Used car buyers should always get the vehicle inspected, even if you have to pay | Fred Tanneau/AFP/Getty Images

Because there are so many unknowns with a used car, never buy one without a full inspection. Edmunds recommends having a mechanic hoist up the vehicle to look for fluid leaks as well as typical under-the-hood checks. At the same time, the mechanic will check on tires and break pads to see if replacements are needed in the near future. Before you fret over the $100 or so it costs for this service, remember you can negotiate the price down much more if the inspection reveals problems. It’s always worth the money.

3. Taking only a quick test-drive

A journalist sitting in the driver's seat of the all-new minivan Serena from Japanese auto giant Nissan Motor takes his hands off the steering wheel during a test drive, at the test course of the company's Oppama plant in Yokohsuka, in suburban Tokyo, on July 13, 2016. Nissan will release the new vehicle, equipped with autonomous drive technology designed for highway use in single-lane traffic, in late August.
Take cars for an extended test drive to get a feel for performance on highways and local roads alike | Toru Yamanaka/AFP/Getty Images

If you plan to drive the car for the next five years or so, why would you agree to buy it after a quick spin around the neighborhood? You might fall in love with a car’s looks on a lot or driveway, but reserve judgment until you drive it 20 or 30 minutes. Make the rounds on local roads, highways, and your usual routes. You’ll quickly see if you like the handling and whether the car can handle bumps, merging, and other routine tasks. It also gives you a chance to see whether the tech is practical or a nuisance.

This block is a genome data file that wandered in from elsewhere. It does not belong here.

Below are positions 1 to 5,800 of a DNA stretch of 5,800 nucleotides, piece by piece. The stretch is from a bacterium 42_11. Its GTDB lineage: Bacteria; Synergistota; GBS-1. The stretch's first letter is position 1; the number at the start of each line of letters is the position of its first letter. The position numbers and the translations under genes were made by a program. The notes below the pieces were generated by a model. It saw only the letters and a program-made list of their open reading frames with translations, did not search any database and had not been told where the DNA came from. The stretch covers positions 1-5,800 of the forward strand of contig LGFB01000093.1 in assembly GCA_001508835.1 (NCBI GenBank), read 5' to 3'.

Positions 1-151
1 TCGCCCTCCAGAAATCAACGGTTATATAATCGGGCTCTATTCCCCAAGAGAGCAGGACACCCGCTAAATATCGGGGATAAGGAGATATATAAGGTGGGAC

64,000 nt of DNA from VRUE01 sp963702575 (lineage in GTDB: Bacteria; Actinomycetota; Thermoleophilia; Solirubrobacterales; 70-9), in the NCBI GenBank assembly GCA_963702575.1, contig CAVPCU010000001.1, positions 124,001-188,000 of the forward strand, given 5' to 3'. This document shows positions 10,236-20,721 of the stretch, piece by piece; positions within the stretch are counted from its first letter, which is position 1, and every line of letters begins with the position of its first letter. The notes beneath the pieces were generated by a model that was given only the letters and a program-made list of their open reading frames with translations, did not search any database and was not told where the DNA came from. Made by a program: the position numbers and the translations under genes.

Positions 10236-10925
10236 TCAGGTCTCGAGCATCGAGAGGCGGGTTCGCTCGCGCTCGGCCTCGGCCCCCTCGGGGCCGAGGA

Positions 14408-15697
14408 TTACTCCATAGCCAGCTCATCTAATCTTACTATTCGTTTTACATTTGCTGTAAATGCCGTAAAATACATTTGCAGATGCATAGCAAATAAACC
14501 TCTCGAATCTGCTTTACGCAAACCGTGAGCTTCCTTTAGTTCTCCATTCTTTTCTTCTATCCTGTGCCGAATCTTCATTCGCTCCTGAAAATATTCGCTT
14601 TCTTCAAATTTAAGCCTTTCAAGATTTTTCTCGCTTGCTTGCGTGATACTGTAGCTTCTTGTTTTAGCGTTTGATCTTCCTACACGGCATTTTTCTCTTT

4. Selling low on your trade-in

used car for sale
Get the most value for your old car when replacing it | Justin Sullivan/Getty Images

Another big mistake used car buyers make is selling low on their old vehicle. Dealers who accept trade-ins will offer the lowest possible price in order to make a profit on the sale. Don’t be swayed by these low-ball amounts. Before you even start shopping, research the trade-in value on KBB.com and other sites so you have a ballpark. Also, get an appraisal and offer from CarMax before you sell your old car. This quick research gives you the knowledge you need to bargain for your old model. Too often, used car shoppers give in to salesmen who talk a good game.

5. Forgetting to check insurance rates

RICHMOND, VA - SEPTEMBER 05: Kasey Kahne, driver of the #5 Farmers Insurance Chevrolet, qualifies for the NASCAR Sprint Cup Series Federated Auto Parts 400 at Richmond International Raceway on September 5, 2014 in Richmond, Virginia.
If you need an insurance quote, watch TV for 5 minutes or look on the hood of your favorite NASCAR driver’s car for the name of another company to call | Todd Warshaw/Getty Images

Consumers who go from a 2013 Honda Accord to a 2015 Ford Mustang might be in for an insurance rate change. Whether you expect your monthly costs to go up or down, get a quote from your broker before you buy. (It may be time to ask a new insurance company about their rates, too.) Buyers with minimal financial flexibility could be blindsided by a rate hike, otherwise. This step allows you to put a single price on your monthly auto fees for the next few years. Don’t sign off on a used car purchase without taking it.